Accurate liver palpation is difficult and can depend on the patient’s size, present comfort level, and whether fluid is present. If necessary, repeat the procedure, checking your hand position and the pressure you exert.
Lightly palpate all four abdominal quadrants to distinguish tender sites and muscle guarding. Deeper palpation helps delineate abdominal organs and masses. Be sure to palpate tender areas last. Avoid continued palpation if a tumor is suspected.
Diagnostic tests allow direct analysis of the blood, its formed elements, and the bone marrow. Such tests include agglutination tests, coagulation screening tests, and bone marrow aspiration and biopsy.
Agglutination tests evaluate the ability of the blood’s formed elements to react to foreign substances by clumping together. They include ABO blood typing, crossmatching, and Rh blood typing.
ABO blood typing
ABO blood typing classifies blood into A, B, AB, or O groups according to the presence of major antigens A and B on RBC surfaces, and according to serum antibodies anti-A and anti-B.
Go forward, then reverse
To prevent a lethal transfusion reaction, both forward and reverse blood typing are required. In forward typing, a blood sample is mixed with serum containing anti-A antibodies; another sample isthen mixed with serum that contains anti-B antibodies. Clotting patterns are observed and recorded. In reverse typing, the blood sample is mixed with type A and type B blood, and clotting patterns are observed and recorded.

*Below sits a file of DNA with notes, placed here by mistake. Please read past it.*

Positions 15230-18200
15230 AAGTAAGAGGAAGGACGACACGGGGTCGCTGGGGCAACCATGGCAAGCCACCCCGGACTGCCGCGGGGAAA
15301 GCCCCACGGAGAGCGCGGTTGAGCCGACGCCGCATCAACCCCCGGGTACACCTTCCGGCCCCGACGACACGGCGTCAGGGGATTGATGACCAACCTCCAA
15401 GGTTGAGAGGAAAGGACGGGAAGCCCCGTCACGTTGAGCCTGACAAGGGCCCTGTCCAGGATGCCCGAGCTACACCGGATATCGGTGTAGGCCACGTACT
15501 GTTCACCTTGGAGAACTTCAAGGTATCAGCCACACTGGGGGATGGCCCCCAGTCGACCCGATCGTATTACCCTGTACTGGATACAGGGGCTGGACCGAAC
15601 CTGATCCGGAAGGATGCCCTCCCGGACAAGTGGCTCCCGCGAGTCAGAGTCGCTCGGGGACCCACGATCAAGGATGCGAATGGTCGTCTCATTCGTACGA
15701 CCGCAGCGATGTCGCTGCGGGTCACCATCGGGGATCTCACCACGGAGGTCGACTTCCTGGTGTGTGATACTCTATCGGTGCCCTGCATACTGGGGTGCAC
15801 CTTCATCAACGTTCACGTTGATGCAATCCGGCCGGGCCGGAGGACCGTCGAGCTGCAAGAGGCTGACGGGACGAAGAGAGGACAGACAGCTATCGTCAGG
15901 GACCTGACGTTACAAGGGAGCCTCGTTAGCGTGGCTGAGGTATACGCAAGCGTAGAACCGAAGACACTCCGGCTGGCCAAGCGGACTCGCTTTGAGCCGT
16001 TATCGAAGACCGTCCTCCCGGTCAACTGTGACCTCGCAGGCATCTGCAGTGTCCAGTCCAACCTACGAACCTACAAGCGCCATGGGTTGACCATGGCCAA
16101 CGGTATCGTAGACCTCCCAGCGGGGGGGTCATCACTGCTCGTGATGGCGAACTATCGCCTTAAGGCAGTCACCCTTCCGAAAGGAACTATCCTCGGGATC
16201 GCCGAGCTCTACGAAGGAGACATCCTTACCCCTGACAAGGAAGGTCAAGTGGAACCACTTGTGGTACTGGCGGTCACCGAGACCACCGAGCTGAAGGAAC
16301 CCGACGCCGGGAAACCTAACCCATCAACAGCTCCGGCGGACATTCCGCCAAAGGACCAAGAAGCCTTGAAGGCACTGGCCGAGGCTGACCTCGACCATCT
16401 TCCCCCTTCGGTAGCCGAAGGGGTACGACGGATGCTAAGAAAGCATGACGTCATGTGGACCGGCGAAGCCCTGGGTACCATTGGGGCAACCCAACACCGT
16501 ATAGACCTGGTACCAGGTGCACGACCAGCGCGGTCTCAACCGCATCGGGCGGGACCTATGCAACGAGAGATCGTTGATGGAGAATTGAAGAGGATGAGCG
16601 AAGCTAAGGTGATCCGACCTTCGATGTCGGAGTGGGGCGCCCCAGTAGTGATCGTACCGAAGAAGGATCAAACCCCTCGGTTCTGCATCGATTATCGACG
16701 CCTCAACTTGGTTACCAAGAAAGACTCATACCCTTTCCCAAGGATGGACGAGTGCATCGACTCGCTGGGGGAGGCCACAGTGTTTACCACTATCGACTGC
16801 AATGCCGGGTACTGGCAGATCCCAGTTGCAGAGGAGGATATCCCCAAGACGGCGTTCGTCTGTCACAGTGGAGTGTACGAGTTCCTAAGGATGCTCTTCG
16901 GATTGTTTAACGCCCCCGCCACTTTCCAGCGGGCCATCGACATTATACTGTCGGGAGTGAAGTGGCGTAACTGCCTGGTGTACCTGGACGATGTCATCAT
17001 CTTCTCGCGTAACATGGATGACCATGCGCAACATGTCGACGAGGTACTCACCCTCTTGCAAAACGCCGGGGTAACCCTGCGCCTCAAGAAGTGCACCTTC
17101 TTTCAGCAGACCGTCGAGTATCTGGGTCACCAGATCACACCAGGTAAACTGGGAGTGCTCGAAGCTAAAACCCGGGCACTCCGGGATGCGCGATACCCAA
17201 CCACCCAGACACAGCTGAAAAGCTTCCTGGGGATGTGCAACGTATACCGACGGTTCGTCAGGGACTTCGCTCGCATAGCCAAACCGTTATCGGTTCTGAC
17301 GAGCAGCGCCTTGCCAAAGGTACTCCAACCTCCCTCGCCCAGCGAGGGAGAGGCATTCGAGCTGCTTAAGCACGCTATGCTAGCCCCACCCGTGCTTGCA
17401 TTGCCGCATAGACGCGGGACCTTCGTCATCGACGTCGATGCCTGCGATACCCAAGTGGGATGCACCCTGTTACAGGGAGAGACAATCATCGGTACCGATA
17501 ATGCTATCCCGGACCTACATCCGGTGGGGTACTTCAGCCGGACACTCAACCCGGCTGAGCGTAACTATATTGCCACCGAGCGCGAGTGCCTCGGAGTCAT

• Before the patient receives a transfusion, compare current and past ABO typing and cross matching to detect mistaken identification and help prevent transfusion reactions. Remember — if the recipient’s blood type is A, he may receive type A or O blood. If his blood type is B, he may receive type B or O blood. If his blood type is AB, he may receive type A, B, AB, or O blood. If his blood type is O, he may receive only type O blood.
• Note that recent administration of dextran or I.V. contrast media causes cells to aggregate similarly to agglutination. If the patient received blood during the past 3 months, antibodies to the donor blood may have developed and lingered, interfering with compatibility testing.
Crossmatching establishes whether donor and recipient blood are compatible and serves as the final check for such compatibility. Lack of agglutination indicates compatibility between donor and recipient blood, which means the blood transfusion can proceed.
Crossmatching in a crisis
Blood is always crossmatched before transfusion, except in extreme emergencies. A complete crossmatch may take 45 minutes to 2 hours, so an incomplete (10-minute) crossmatch may be acceptable in an emergency.
An emergency transfusion must proceed with special awareness of the complications that may result from incomplete typing and crossmatching. After crossmatching, compatible units of blood are labeled and a compatibility record is completed.
• If more than 48 hours have elapsed since the previous transfusion, previously crossmatched donor blood must be crossmatched with a new recipient blood sample to detect newly acquired incompatibilities before transfusion.
• If the recipient hasn’t received the transfusion, donor blood need not be crossmatched again for 72 hours. Check facility transfusion protocols.
• If the patient is scheduled for surgery and has received blood during the previous 3 months, his blood must be crossmatched again to detect recently acquired incompatibilities.
Rh blood typing